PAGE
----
Families Are Waiting For Up To 30 Hours In Massive Queues To Go To France At Dover
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Families have been waiting for up to 30 hours in queues at Dover in an attempt to cross over to France, with people warned there is still a ‘way to go’ to clear the backlog at the busy port.
After roads became gridlocked with traffic yesterday, 22 July, Doug Bannister, Chief Executive of the Port of Dover, said that five to six hour delays could still be the case today.
Indeed, some 10,000 cars were expected at Dover on Saturday, 23 July, with more than 13,000 passengers said to be ‘on their way’ before 10.00am – many of whom are families hoping to mark the start of the school holidays with a trip abroad.
In an update earlier today, port authorities said they were ‘relieved that French border staff (Police Aux Frontieres) have now been fully mobilised at French border controls in Dover', but added: “There is of course a way to go to clear the backlog of waiting passengers.”
The statement added: “Today is going to be very busy, with more UK tourists heading to Dover in order to travel to France.”
Many frustrated travellers have reported delays of up to seven hours as they tried to get onto ferries, while others have claimed they’ve been waiting even longer – with one person tweeting to say they had been stuck at Dover for ‘30 hours’.
“30 hours of waiting at Dover,” they wrote, tagging a number of media outlets to try and spread the word.
“Why is it France's problems? We voted #Brexit.”
Stuck in the traffic near Dover for three hours so far (moved about 10m). Tempted to go car to car asking each driver whether they voted for Brexit.— Paul Lewis (@PaulLewis17) July 23, 2022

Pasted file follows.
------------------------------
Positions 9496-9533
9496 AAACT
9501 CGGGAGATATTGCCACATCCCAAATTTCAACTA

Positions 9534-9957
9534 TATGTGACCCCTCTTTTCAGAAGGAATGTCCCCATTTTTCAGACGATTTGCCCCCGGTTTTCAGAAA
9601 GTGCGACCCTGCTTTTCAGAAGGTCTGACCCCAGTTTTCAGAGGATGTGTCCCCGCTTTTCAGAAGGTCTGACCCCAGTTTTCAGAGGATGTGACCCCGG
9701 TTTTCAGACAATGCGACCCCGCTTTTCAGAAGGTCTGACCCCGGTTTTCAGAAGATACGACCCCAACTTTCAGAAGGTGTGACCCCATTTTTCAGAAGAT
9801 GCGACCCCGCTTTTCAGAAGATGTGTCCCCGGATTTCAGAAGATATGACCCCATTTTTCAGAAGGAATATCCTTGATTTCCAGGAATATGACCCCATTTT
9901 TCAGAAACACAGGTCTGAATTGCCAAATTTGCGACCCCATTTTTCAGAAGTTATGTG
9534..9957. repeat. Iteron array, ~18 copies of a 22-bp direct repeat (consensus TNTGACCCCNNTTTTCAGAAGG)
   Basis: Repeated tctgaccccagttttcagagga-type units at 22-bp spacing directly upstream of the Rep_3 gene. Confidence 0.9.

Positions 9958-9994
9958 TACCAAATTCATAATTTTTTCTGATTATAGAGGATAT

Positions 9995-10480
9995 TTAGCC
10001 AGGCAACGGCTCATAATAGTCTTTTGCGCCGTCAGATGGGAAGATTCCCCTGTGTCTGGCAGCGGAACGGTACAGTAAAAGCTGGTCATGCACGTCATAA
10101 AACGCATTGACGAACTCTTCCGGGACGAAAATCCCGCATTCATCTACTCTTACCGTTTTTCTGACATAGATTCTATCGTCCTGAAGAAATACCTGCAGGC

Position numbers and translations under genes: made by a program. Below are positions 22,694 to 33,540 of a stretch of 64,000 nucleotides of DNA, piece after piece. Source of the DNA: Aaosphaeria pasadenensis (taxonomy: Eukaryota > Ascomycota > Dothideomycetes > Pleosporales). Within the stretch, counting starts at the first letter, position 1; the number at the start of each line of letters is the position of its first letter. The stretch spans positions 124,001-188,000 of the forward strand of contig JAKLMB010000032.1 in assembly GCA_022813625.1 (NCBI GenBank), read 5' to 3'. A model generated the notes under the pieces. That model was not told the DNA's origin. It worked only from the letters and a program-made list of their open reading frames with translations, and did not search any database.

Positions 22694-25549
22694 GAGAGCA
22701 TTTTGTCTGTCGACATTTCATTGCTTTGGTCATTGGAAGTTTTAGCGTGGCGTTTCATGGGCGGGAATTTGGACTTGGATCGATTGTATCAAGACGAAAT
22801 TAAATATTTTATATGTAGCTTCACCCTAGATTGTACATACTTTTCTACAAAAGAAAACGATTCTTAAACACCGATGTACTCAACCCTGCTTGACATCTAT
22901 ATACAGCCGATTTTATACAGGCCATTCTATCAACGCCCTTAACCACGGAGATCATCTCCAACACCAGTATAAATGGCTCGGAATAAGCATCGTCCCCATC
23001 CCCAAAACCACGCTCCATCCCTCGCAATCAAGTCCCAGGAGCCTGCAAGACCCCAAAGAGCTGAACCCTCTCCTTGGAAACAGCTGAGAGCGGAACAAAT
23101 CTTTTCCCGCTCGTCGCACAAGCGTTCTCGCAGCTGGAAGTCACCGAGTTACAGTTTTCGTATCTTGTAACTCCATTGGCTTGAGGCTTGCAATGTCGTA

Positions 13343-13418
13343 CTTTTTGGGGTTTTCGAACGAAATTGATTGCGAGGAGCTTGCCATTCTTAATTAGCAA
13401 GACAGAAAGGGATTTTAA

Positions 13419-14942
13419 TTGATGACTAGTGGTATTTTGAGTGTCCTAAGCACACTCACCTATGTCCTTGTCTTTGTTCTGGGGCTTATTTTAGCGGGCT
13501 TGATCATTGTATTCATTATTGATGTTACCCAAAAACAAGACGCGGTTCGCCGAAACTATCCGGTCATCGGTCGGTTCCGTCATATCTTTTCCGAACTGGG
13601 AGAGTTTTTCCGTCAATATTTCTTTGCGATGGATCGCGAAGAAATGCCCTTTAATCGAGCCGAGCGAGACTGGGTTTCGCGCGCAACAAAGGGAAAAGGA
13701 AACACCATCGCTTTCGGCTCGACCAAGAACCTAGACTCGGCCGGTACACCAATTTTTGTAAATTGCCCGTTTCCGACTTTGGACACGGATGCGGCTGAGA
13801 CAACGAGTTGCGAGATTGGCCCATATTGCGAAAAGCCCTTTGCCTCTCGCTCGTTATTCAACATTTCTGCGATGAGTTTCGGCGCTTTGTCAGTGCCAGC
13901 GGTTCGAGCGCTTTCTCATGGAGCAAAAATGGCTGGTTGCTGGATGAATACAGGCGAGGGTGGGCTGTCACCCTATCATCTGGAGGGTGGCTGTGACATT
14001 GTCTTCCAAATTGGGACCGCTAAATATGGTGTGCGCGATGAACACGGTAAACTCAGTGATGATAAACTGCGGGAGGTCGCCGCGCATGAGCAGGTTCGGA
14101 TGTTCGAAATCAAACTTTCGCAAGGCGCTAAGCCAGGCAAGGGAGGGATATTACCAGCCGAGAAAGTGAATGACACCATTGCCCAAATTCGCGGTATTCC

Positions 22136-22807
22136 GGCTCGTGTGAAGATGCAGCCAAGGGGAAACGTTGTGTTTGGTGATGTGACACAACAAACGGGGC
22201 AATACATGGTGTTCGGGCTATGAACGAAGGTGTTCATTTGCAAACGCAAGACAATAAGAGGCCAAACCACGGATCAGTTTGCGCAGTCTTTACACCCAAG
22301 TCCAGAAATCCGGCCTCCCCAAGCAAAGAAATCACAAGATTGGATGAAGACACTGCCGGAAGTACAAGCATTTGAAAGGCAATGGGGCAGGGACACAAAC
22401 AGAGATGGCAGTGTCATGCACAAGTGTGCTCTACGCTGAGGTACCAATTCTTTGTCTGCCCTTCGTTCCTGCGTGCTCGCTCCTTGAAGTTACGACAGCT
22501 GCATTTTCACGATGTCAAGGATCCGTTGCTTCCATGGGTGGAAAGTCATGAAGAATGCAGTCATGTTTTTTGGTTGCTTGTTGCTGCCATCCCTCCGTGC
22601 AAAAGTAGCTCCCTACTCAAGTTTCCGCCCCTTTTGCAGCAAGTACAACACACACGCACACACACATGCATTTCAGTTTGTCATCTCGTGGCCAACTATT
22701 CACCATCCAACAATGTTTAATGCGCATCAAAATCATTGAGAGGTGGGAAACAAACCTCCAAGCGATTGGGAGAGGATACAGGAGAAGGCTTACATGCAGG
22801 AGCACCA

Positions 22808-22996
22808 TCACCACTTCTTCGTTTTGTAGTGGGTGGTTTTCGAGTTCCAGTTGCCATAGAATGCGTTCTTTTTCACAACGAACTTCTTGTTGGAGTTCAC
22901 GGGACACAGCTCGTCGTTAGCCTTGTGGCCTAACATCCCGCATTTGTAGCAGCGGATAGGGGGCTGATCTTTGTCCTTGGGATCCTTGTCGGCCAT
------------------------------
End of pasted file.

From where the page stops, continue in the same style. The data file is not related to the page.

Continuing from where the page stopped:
We arrived 8am at Dover turning. It’s taken as nearly 7 hours so far still waiting at border control. 10 hour travel 😊— melanie Snowden (@melanieSnowden4) July 22, 2022
Yesterday, Bannister said it was ‘immensely frustrating’ to be ‘let down’ by poor resourcing at the French border.
He also said there will be ‘increased transaction times’ at the border due to extra checks needed.
Speaking on the BBC Radio Four Today programme, he explained: “We are operating in a post-Brexit environment which does mean that passports need to be checked, they need to be stamped and indeed the capable people that do man the booths, police aux frontieres, they’re doing their job that they need to do now.”
Bannister said the port had ‘created more border capacity so that the overall throughput can be maintained’, and that while ‘very peak busy days during the summer season’ are only to be expected, he believed that, for the most part, ‘we should be able to cope with the traffic’.
However, French politician Pierre-Henri Dumont, Republican MP for Calais, has blamed the UK’s exit from the EU for the chaos.
Speaking to BBC News, he said the issue was an ‘aftermath of Brexit’ with more checks needed, claiming the port at Dover is ‘too small’ with too few kiosks due to lack of space.